Private Equity investors are similar to Growth Equity investors, but with a focus on valuation and financial results. Private Equity investors are looking to provide capital to help companies grow but also to help them expand their business. Private Equity generally evaluates the plan that has been successful to date with the funding from VC’s and Growth Equity and seek to replicate the success in adjacent markets, geographies, products, etc. Private Equity is valuation-focused and will look to tangible financial performance to evaluate potential opportunity for the business. Revenue growth is almost secondary to cash flow profile because private equity will evaluate capital structure, including debt, as a way to finance their strategic vision of the company. Private equity will look for valuation “arbitrage” or “opportunity” when evaluating investment opportunities very differently than VC’s and Growth Equity. A textbook example of a PE deal is to buy a business at X’s multiple of revenue with 10% operating margins, invest capital that will double revenue and expand margins to 20% over time, then sell the business at 4x revenue because size and 2x margins are attractive to Strategic Companies, Public Equity investors or other Private Equity firms.

Public Equity investors are those who buy stocks in the public markets. They are focused on the track record of demonstrated success, ability to execute against market opportunities and financial performance. Public equity investors, like private equity, rely on management’s ability to build and execute a strategic plan that will result in improved growth and profitability. Scrutiny on predictability and sustainability is high as public equity investors have thousands of alternatives and liquidity to change investments. Public equity investors are measured on relative and absolute performance which results in a constant evaluation of relative attractiveness of investment opportunities.

Many public equity investors place value on knowing the management teams, as they want a firm grasp on whether or not they are credible and capable of delivering the consistent financial performance they expect. Public equity investors come in many shapes and sizes with a variety of views and opinions on how to create shareholder value. For that reason, it is important for a management team to find and align themselves with shareholders who understand and value the strategy that the management team believes will create long-term value. The easiest way to keep a shareholder base stable is to execute the strategy and deliver financial results at or above the externally communicated plan. When execution falls short, it is management’s track record and credibility that will dictate whether shareholders will decide that the investment proposition remains compelling relative to the alternatives available to them in the market.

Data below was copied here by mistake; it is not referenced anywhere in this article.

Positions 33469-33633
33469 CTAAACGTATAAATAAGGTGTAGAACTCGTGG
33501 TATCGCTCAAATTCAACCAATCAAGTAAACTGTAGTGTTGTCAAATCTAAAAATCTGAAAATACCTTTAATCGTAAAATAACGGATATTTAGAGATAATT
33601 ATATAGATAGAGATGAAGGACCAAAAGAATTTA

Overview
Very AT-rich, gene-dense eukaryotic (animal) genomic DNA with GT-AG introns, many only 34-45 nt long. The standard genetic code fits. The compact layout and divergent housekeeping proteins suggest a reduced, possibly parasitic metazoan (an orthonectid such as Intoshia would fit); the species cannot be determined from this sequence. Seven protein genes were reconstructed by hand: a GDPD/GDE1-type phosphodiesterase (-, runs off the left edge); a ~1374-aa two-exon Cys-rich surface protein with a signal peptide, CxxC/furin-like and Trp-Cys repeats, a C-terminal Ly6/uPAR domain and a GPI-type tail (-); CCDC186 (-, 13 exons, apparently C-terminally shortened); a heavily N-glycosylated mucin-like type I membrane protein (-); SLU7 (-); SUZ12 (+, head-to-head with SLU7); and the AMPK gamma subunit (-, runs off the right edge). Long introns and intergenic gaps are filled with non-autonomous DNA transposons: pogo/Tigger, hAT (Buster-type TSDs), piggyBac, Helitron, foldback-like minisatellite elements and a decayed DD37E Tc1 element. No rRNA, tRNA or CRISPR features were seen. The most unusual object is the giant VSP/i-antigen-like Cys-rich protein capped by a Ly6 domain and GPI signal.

Meeting with investors is an important aspect of relationship development with existing and potential shareholders. Management’s highest priority should be to establish credibility with investors and to identify those shareholders who have an investment framework aligned with the strategic and financial outlook of your company. While meetings can be time consuming and seemingly repetitive, there are ways to maximize the efficiency of time invested meeting with investors. At Gilmartin, we work diligently to ensure management is spending time with the appropriate investors to develop relationships and shareholders that are aligned with the company’s outlook. Contact our team today if you’re looking for more advice on how we can help develop an efficient investor engagement strategy.

« Back